Sacred Lands

The recent Nez Perce reacquisition of 148 acres near the town of Joseph was a big event. Scores of walkers and riders with their horses gathered at the school on the hill on one side of Joseph, and made the journey through town and onto the airport road to the place just west of the city they now call Am’sáaxpa, or “place of boulders.” Drummers and singers in a “long tent”—a longhouse—prayed, sang, and spoke to scores of tribal people and local supporters, and reporters. Read The Article

The Archivists come to town

Last winter I sat in Doug Erickson’s lair at Lewis and Clark College in Portland talking library work. Doug is special collections librarian there, and his office is also the home of the William Stafford Collection. In a corner sits an odd Plexiglas contraption that looks like a space module from a Buck Rogers film. In fact it is some kind of medical unit Doug picked up on EBay and refitted as a small sound studio. He uses it for the Oregon Poetic Voices project, but also puts non-poets he wants to capture into the machine.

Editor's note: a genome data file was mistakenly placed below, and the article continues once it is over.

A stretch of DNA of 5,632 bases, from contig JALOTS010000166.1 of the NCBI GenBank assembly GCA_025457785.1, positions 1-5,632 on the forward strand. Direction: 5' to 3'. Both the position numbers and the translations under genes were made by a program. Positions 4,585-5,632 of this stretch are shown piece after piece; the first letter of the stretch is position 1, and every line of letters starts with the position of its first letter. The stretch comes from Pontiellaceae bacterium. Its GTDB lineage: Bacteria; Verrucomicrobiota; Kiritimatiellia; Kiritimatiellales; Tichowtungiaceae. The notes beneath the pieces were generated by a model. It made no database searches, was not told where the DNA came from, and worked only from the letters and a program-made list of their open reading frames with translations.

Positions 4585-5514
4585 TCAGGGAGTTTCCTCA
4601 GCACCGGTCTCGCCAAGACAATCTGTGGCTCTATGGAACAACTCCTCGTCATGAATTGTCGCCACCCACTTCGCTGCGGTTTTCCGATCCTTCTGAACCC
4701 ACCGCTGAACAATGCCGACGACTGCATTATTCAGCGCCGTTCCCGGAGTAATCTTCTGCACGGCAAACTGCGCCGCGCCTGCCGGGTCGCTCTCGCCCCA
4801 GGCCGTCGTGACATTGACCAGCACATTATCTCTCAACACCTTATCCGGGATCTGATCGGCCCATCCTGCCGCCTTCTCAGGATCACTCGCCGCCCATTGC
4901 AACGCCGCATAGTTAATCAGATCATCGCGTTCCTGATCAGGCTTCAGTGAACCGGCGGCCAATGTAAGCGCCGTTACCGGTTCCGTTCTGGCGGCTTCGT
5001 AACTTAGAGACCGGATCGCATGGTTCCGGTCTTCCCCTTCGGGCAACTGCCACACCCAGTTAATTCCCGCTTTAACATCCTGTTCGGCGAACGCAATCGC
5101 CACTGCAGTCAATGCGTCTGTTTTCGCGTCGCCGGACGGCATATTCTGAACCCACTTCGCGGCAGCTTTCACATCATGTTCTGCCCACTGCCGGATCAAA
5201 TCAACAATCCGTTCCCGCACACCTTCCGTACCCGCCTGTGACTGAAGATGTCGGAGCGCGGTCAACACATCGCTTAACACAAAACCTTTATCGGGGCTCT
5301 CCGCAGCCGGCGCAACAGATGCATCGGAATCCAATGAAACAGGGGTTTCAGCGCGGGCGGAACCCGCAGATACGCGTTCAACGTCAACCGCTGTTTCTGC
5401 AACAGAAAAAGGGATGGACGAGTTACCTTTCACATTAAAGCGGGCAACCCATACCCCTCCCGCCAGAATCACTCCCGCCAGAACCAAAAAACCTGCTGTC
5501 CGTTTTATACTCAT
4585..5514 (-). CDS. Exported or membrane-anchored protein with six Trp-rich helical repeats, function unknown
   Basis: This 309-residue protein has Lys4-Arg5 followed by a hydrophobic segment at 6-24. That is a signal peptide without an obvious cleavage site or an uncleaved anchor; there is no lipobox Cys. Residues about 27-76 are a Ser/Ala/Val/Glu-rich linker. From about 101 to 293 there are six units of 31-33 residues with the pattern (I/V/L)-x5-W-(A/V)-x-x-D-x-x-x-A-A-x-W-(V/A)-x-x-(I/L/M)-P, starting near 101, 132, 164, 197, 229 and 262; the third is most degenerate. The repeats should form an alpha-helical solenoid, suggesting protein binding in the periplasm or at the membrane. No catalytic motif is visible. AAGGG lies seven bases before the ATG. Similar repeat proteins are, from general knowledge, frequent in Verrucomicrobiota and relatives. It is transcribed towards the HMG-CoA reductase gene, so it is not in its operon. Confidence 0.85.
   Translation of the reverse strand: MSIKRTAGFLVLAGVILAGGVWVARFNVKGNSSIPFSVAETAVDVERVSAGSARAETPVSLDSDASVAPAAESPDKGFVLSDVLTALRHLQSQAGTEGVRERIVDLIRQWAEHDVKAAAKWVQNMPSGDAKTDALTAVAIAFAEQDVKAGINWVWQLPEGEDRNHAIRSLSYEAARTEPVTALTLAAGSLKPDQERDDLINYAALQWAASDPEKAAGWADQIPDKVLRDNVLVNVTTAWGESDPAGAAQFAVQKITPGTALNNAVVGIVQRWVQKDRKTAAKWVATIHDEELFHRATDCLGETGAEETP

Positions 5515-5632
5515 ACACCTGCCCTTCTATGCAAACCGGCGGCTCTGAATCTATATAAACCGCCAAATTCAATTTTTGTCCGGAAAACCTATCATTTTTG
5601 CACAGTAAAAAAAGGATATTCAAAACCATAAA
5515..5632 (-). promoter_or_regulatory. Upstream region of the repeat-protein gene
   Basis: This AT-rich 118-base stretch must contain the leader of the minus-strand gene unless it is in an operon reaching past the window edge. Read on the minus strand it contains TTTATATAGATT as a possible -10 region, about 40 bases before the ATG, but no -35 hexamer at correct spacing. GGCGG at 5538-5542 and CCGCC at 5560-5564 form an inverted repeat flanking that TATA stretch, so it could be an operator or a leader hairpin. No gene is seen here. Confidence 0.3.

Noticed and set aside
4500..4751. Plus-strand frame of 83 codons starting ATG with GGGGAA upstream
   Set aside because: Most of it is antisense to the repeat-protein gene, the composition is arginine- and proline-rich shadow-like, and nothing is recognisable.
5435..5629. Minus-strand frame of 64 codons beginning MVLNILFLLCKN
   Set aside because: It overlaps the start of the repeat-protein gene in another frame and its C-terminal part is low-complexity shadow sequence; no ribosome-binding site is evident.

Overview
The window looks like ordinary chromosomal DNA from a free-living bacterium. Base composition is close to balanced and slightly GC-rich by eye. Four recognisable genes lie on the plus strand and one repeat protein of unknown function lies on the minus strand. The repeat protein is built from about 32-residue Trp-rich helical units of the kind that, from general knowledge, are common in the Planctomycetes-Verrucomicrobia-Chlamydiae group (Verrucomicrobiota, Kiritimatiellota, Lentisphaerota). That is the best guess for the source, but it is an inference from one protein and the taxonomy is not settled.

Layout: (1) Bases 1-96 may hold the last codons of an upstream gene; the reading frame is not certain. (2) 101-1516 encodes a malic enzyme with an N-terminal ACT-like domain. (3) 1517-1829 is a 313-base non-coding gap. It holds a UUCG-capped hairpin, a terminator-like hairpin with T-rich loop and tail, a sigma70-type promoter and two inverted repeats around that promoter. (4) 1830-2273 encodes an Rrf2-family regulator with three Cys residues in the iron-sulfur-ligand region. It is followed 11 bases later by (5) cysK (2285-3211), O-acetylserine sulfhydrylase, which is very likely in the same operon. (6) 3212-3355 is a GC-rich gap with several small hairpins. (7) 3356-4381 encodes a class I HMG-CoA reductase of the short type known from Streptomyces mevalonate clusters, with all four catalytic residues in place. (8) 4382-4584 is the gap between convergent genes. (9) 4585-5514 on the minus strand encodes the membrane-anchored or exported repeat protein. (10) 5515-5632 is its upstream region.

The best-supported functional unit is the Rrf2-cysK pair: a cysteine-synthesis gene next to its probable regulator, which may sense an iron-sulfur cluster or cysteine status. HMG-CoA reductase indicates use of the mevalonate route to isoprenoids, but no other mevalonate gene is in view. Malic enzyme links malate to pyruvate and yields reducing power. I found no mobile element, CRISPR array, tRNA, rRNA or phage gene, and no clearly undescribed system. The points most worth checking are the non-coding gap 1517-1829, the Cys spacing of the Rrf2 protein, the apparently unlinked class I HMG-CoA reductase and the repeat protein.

I don’t remember whether the finger pointed at my chest was real or figurative, but I remember Doug’s admonition that archival work is “activist work,” not arcane activity conducted passively by withering librarians hiding papers on shelves for future generations. “Rich people get their stories told,” Erickson reminded. “I want your grandmother’s poems and stories.” And as incentive, he added that Lewis and Clark
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